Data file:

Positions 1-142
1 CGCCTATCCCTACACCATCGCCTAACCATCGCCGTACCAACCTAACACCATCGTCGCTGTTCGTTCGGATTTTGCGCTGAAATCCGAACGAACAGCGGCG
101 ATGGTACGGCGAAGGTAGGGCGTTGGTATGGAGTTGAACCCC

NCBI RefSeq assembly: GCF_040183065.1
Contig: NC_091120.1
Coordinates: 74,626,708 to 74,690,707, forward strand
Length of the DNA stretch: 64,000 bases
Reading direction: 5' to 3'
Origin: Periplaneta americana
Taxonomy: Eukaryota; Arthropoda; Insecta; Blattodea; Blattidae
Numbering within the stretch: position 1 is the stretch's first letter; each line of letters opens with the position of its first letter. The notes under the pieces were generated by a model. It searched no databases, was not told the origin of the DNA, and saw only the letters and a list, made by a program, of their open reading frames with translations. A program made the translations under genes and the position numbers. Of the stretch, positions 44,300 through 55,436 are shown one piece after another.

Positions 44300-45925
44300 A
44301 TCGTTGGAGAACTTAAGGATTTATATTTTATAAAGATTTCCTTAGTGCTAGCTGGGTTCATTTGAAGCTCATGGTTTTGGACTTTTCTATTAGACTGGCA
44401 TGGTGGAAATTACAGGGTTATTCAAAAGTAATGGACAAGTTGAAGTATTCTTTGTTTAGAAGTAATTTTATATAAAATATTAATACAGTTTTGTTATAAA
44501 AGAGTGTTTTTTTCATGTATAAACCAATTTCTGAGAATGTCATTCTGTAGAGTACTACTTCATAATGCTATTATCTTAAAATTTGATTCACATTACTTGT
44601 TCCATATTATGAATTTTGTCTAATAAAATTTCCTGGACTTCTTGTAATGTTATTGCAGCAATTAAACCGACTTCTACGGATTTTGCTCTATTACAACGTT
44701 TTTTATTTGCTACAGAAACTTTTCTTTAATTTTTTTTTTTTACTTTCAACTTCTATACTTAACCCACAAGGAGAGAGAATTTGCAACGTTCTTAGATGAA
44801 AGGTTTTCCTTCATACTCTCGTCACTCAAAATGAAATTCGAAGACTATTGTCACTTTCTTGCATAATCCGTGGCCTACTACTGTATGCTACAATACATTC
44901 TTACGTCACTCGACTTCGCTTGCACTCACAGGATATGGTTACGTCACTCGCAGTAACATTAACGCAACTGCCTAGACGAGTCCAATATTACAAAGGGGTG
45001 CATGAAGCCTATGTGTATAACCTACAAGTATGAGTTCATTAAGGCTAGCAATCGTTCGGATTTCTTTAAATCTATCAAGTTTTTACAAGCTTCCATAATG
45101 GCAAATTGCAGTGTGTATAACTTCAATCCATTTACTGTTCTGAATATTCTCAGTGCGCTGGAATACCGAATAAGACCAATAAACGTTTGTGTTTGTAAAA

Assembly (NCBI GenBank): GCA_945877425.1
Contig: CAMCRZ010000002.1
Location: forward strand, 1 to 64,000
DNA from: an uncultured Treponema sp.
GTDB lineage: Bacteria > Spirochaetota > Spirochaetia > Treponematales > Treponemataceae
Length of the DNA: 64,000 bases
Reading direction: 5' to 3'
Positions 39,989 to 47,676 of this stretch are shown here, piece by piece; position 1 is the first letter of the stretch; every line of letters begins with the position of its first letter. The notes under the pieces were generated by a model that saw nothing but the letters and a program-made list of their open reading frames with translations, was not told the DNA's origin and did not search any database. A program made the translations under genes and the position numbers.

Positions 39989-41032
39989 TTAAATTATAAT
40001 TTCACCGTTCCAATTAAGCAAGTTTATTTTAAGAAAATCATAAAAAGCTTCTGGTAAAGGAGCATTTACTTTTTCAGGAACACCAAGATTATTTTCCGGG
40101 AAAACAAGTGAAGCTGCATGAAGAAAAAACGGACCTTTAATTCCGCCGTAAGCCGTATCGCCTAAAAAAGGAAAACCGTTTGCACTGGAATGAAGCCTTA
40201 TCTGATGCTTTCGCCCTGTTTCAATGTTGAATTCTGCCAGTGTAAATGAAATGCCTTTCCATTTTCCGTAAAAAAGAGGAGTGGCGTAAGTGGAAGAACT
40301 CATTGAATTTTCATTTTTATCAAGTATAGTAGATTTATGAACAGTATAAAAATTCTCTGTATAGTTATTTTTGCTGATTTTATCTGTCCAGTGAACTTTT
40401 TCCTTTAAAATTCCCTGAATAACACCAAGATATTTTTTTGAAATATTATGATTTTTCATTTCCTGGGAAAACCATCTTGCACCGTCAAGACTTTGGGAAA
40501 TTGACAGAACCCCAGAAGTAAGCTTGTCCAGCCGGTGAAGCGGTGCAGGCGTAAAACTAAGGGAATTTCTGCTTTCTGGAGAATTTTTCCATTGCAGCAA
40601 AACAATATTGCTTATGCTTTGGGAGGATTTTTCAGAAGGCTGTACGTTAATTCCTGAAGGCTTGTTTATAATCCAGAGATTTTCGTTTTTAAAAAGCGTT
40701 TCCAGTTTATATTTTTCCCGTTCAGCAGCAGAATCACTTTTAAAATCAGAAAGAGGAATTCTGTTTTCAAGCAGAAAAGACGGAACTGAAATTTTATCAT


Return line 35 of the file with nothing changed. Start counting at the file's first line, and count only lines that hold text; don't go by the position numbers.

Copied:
40201 TCTGATGCTTTCGCCCTGTTTCAATGTTGAATTCTGCCAGTGTAAATGAAATGCCTTTCCATTTTCCGTAAAAAAGAGGAGTGGCGTAAGTGGAAGAACT